Apple’s former advertising and Chiat\Day marketing guru Ken Segall wanted to like Microsoft’s new Surface tablet, but came away unimpressed with the usual Microsoft flannel and “fuzzy” details at its launch.
Apple adman on Microsoft's tablet launch
Segall, who worked with Steve Jobs at NeXT and Apple, dreaming up Think Different and the name “iMac”, thinks two of Surface’s features are “very cool”: the 16:9 format screen and keyboard built into the cover. See also Microsoft announces new Windows Surface tablets for further details.
His good thoughts about the Surface tablet, however, started to fall away when Microsoft’s CEO Steve Ballmer took to the stage.
“I won’t say that feeling was immediately reversed,” says Segall, “but when Steve Ballmer is the first thing you see, enthusiasm is difficult to maintain.
“He’s definitely not Steve Jobs. He’s not Tim Cook, or even Phil Schiller. His curse is that he is and always will be Steve Ballmer.”
“I do understand the nature of a product introduction, and I acknowledge that Apple is well known for going overboard with its verbiage.
“But it takes a special kind of nerve to present something so familiar as fresh, bold, out-of-the-box thinking,” says Segall on his Observatory blog.
Segall, the author of the ‘Insanely Simple’ book that explains Apple and Steve Jobs’ constant demand for simplification, points out the differences between Microsoft and Apple, made clear when comparing iPad and Surface.
The two versions of Surface are another “stark contrast” between Microsoft and Apple.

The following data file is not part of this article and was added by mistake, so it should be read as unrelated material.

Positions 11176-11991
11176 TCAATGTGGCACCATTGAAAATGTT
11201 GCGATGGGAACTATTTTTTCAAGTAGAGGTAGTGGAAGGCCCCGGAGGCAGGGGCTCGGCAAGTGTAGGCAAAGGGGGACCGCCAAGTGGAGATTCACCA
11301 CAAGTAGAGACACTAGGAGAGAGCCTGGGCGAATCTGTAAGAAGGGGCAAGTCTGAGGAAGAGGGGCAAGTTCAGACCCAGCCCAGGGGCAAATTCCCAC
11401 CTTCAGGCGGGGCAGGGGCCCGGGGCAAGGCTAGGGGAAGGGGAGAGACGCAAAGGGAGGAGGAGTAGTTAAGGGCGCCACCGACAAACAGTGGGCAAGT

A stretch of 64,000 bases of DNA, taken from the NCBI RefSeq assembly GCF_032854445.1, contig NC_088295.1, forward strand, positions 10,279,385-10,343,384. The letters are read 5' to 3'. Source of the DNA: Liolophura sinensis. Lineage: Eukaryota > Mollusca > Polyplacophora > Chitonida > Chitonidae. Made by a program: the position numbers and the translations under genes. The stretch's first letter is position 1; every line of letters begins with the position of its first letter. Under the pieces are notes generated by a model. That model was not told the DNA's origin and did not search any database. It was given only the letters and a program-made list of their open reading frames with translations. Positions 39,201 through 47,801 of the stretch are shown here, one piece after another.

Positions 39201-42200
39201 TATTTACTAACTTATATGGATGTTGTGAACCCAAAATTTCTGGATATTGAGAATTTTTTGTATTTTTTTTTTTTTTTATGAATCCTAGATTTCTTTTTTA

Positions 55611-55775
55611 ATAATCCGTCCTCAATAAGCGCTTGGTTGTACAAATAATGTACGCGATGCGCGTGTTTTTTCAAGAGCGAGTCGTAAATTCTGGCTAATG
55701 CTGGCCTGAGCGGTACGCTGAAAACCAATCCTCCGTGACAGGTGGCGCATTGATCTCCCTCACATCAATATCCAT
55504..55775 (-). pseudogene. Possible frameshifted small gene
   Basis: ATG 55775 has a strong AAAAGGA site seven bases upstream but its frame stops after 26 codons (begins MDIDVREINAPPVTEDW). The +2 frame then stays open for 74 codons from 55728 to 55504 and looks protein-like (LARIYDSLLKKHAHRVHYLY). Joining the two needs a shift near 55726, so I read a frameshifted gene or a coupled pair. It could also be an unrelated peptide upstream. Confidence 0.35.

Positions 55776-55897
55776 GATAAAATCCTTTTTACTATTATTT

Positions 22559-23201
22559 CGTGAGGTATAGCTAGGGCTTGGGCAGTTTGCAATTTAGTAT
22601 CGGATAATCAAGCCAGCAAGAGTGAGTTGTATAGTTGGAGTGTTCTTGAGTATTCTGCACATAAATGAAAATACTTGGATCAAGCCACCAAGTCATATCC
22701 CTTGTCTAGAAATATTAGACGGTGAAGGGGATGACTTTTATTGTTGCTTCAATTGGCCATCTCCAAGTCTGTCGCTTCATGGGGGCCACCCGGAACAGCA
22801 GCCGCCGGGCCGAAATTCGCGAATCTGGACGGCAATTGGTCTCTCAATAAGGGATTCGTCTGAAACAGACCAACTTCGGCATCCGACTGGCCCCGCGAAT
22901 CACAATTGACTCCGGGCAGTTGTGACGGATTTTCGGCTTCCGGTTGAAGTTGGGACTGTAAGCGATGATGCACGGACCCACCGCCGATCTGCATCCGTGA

“Apple offers one flavour with all features available to everyone, Microsoft goes with multiple “editions” with different feature sets.”
Another difference between the way Microsoft and Apple work is in Microsoft’s vague roadmap for Surface.
“Apple never unveils a product without a perfectly clear plan: configurations, prices and shipping dates. Microsoft doesn’t do itself any favours by being so fuzzy.”
“Ballmer notes that this has been “an unbelievable journey,” and he’s absolutely right about that. It was an unbelievable journey in the worst sense of the phrase.
“It was a journey that started ten years before Apple unveiled iPad. And it was a journey in which Microsoft tried to lead the way on multiple occasions and failed every time.
“The fact is, Microsoft was left in the dust when the tablet revolution started. Surface does incorporate some interesting ideas, but no one can possibly believe that it would look anything like it does if a certain someone hadn’t first invented the iPad.”